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Can Chinese Education Change?

Popularity 2Viewed 22294 times 2018-5-9 15:33 |System category:News

My 11th grade students often want to engage in open debate on certain subjects. Of course, they want to do it in English. It challenges their English skills and enhances their fluency abilities.

Today, they asked me questions about Western education. They particularly are interested in the differences in their education and an 11th grade student in America. Most of them had dim views about Chinese education. Part of the trouble is (1) they don't know much about Western education (the positives or the negatives) because they have no first hand experience, and, (2) post secondary education in America is coveted by students around the world. I know what they are curious about. They want to know 'why' it is.

I commend them for being intellectually honest enough to admit that they don't know. Many of their teachers tell them many things about Western education (usually negative things) that, they find out later, not to be true. Of course, those teachers know little to nothing about Western education and can only pretend to know. The students are wise enough to realize this. They don't trust what they're told.

Well, this all presents a dilemma for me. First, I love China and never seek to disparage anything about China in any way. Second, I am honest in my assessment of the 'good, the bad and the ugly', regarding whatever I know about without regard to whether it is China, America or any other country. I think they deserve an opinion from an educator that is objective and honest.

We talked (semi-debated) about some aspects of both. By comparison, we talked about the amount of time that a Chinese student spends at her/his desk every day. We talked about traditional teaching methods (such as, "Shut up, sit down, listen, don't talk and don't ask questions. Right now, I am your god. Listen to me!" teaching method that they say prevails so much here.) I told them that in my father's generation, it was much the same way in America. We, Westerners, discovered that there are more effective ways of teaching and started evolving from that way of thinking many years ago. One student said, "So America did the same thing, right?" I said, "Yes. And China is evolving rapidly right now to be more open to classroom discussion, listening to opinions of the students and creative processes of learning."

The students disagreed with my assessment that Chinese education is changing. They said, "It must change because we know that Western education is better. We must change and evolve because our economy and lifestyle depends upon it. But, it will take us too long." My assertion was/is, that it is changing and that it will more and more. I believe in China. I also believe that when China takes education as seriously as they have taken the economy over the past 40 years, China will one day dominate the world, economically, socially, technologically, scientifically and educationally.

One student asked the question, "Why does it take China so long to change? We have existed for 5,000 years yet we are still a developing country whereas America is 240 years old and has already developed." It is a valid point, however, I don't think the student is acknowledging what China has done as reflected in the economic miracle of the past 40 years. As Deng Xiaoping said at the opening ceremony of the Yangpu Bridge in Shanghai nearly 25 years ago, "If we can do this (build this amazing bridge), we (Chinese) can do anything."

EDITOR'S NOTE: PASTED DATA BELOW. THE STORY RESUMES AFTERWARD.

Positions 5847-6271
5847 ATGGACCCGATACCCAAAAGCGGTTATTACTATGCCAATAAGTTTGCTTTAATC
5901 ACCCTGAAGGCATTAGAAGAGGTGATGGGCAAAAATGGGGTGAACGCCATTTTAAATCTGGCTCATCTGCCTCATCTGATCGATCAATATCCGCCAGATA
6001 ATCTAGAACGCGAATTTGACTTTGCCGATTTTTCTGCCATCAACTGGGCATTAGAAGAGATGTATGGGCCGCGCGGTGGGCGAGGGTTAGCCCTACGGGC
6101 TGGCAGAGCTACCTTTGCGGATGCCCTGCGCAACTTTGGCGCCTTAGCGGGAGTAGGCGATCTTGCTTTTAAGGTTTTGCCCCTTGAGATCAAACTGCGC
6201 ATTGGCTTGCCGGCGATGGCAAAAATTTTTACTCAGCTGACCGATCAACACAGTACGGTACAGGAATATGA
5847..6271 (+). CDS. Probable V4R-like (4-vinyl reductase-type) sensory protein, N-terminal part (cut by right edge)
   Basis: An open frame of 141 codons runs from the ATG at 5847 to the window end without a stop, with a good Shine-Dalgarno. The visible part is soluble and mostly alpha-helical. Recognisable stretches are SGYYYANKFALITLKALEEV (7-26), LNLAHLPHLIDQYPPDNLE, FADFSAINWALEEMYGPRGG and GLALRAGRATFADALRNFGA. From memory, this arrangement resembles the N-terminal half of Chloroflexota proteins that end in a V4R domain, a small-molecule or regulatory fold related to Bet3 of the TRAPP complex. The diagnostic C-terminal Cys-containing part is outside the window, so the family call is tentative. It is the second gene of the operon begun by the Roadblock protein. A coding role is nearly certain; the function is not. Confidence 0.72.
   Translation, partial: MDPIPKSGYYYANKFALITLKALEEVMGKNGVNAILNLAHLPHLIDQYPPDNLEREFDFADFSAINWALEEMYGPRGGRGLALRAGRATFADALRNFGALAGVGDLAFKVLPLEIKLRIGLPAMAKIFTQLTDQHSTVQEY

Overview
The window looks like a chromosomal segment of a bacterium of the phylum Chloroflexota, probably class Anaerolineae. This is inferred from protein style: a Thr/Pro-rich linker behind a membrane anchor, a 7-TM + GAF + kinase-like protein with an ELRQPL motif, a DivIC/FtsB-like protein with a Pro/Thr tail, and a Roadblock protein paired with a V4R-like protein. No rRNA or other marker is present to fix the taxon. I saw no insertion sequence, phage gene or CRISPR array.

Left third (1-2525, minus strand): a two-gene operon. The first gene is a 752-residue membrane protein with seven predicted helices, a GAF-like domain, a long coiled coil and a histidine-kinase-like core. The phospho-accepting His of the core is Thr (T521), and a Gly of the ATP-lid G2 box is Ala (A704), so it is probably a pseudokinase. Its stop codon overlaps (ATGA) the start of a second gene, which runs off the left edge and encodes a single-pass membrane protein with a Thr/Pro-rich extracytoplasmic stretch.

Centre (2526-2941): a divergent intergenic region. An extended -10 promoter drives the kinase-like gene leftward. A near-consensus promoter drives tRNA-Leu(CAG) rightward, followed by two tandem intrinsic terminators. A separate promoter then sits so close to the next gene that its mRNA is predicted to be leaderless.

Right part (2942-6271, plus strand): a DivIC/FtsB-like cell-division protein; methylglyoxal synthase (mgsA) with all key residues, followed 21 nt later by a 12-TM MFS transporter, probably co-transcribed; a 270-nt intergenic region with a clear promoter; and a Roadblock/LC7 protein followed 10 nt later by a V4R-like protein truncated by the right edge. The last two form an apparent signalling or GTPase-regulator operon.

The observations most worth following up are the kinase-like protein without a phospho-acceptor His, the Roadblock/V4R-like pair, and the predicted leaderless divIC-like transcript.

Can Chinese change and develop more rapidly in areas other than the economy? Well, I think the economic miracle proves that it can. The ability is here. There is no doubt. In addition, though China is a major contributor to environmental pollution, it is also the world's leader in environmental protection innovations and technology.

Can Chinese education change? I'm the eternal optimist. I believe that not only that it 'can', I see that it is changing and changing quite quickly. I see it in the classrooms of Chinese teachers. I see it in the attitudes of students. Creativity is becoming an issue that is important to Chinese educators. Innovative and cutting edge methods of teaching and instruction are becoming important to teachers and education leaders.

China will change in positive ways without the negative aspects of Western education. And, as they do, they will develop into being the dominant force of influence around the world.

(Opinions of the writer in this blog don't represent those of China Daily.)




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Reply Report SEARU 2018-5-16 10:53
I think foreigners are advanced on writing (working)style that we could see if we compare the dictionary of English and Chinese with each other! Chinese scientists and teachers must tell stories in plain words to children and leave more free space for the latter to do logical thinking all by themselves. That is the direction of Chinese education-reform. We must first realize our disadvantages on schooling and then do some operations for changing and improvement!  Never copy foreign things on appearance!
For more, please check my recent writings on education!

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Michael is the author of the transformational book, Powerful Attitudes. He is a professional educator, an educational consultant, an author. He lives in Zhengzhou, Henan Province. He enjoys playing guitar and writing poetry. He loves China.


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